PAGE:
In 2007, with his first 3yr old crop, Golan had REGIME win the G3 Classic Trial at Sandown and Step Softly place 2nd in the G3 Oh So Sharp S. at Newmarket. In the Southern Hemisphere in 2007 he had KIBBUTZ, winner of the Victoria Derby (G1) and the Hill Smith S. (L) and 2nd in the G2 Moonee Valley Vase. He also had the listed-placed Lady Alberton. Yet 2008 saw Golan take up National Hunt stud duties in Grange Stud for Coolmore.

“One cannot criticize Coolmore for marketing Golan as a National Hunt sire…No, Golan’s change of direction is purely the consequence of modern-day breeding trends’ but, as Beauty Flash has reminded us, the fact is that he is a useful sire of Flat horses, and the fact that he appears not to be appreciated as such should be a matter which concerns us all” (John Berry).

Golan, whose oldest offspring are 6yr olds of 2010, has sired (on the flat) two G1 winners (BEAUTY FLASH and KIBBUTZ), the G1-placed PETUSHKI, G2 winners MY SCOTSGREY and LE BARON, G3 winners REGIME and LADY ALBERTON, the G3-placed Step Softly and Alberton Princess, Listed winners MR CHARLIE, BELLE SYRIENNE, POLAN and GOLD RUN, and the Listed-placed Gofonze and Linder.

Golan, for a very fast 2,000 Guineas winner, who had only found the mighty GALILEO too good for him in the Derby, and who had been placed in the Irish Derby and the Prix de l’Arc de Triomphe before training on to win the King George at 4yrs, it is dissapointing that breeders did not give him more of a chance at stud. However, what is more dissappointing, and somewhat suprising, is that breeders did not appreciate what his pedigree had to offer.

Golan represented what the late Lord Weinstock and manager Peter Reynolds had strived for at Ballymacoll Stud – a Classic winner “with the appropriate blend of speed, stamina, precocity and class necessary to make their mark in Europe’s most prestigious races” (John Berry). He was a Classic horse with Classic breeding. His 5th dam Country House has proved an invaluable source of class at Ballymacoll. Herself the dam of successful racehorse and sire REFORM, through her daughters, Country House is the ancestress of SOUGHT OUT (winner of the Prix du Cadran, G1), Derby winner NORTH LIGHT, and Prix de Saint Cloud, G1, winner GAMUT (like Golan, is by Spectrum). Other top performers descending from Country House include G1 winners HELLENIC, GREEK DANCE and ISLINGTON, amongst many other GSWs.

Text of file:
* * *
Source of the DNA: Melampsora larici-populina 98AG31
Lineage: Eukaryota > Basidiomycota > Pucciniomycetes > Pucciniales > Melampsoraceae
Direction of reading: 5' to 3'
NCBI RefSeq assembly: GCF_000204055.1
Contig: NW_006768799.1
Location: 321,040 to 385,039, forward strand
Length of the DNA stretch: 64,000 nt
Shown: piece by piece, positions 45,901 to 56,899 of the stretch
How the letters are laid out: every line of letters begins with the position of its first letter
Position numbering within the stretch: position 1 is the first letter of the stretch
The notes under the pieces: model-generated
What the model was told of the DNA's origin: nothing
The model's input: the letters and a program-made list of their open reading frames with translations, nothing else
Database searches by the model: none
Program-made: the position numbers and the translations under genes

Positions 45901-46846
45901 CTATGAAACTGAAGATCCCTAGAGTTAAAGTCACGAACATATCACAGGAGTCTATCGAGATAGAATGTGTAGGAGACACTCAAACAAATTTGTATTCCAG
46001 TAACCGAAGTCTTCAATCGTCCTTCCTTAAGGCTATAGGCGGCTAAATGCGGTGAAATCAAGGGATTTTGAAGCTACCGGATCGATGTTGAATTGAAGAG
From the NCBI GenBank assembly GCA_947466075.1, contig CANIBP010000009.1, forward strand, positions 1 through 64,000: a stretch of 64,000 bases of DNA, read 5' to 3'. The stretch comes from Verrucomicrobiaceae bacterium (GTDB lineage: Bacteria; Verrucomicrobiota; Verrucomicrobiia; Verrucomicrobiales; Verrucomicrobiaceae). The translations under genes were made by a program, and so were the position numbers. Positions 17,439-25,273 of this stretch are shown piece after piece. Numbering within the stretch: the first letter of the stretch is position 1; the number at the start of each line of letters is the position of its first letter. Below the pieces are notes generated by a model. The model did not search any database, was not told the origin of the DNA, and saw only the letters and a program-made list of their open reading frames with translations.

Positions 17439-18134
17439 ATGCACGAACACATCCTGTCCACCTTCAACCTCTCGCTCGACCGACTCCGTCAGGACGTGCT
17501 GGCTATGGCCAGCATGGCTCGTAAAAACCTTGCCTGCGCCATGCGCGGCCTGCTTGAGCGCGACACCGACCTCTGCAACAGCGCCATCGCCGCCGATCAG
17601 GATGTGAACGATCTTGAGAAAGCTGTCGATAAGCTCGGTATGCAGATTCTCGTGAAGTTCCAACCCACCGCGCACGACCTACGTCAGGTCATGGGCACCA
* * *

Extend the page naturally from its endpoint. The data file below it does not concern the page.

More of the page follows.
In 2008, the year Golan had made the move down to Grange Stud in Cork, his full-brother TARTAN BEARER, winner of the G2 Dante S., finished runner-up in both the Derby and the King George, and was third in the Irish Derby.

Golan comes from an exceptional female family, his sire is a 2,000 Guineas and Champion Stakes winner. His first crop results, while a little dissapointing by Coolmore standards, were still good and included G1 winner Kibbutz. So why, ask yourself, did Flat breeders turn their back on him?

John Berry ventures to answer “…His paternal grandsire Rainbow Quest seems, rightly, or wrongly, to have been categorized as more of an influence in the bottom half of pedigrees, although it has to be said that Golan’s Derby-winning relative North Light [whose broodmare sire incedently is the afore mentioned Rainbow Quest], a son of the esteemed sire of sires Danehill, was almost written off as a sire before his first crop (which includes this year’s St.Leger winner ARCTIC COSMOS) had even hit the track. It could be nothing more sinister than the fact that both Golan and North Light, despite having never raced beyond twelve furlongs, have both been categorized as coming from a staying family, with stamina nowadays being wrongly confused by so many misguided souls with a lack of speed.

The current state of Flat breeding in Europe, and in the world at large, needs a serious overhaul if we are to maintain the Thoroughbred as we know it, for future generations to come. The responsibility lies first and foremost with the mare owners, who must stand up and take charge. Take note of successful breeding operations like that of Ballymacoll Stud for instance, and you will begin to realise that to breed top-class racehorses does not mean you have to follow current fashion trends or frequent the most expensive sires. That is what the masses are doing and I certainly don’t see the masses breeding Group One winners. Be brave sensible enough to give stallions like Golan a chance, or, continue as you are, blindly following the masses and putting your fate in unproven sires…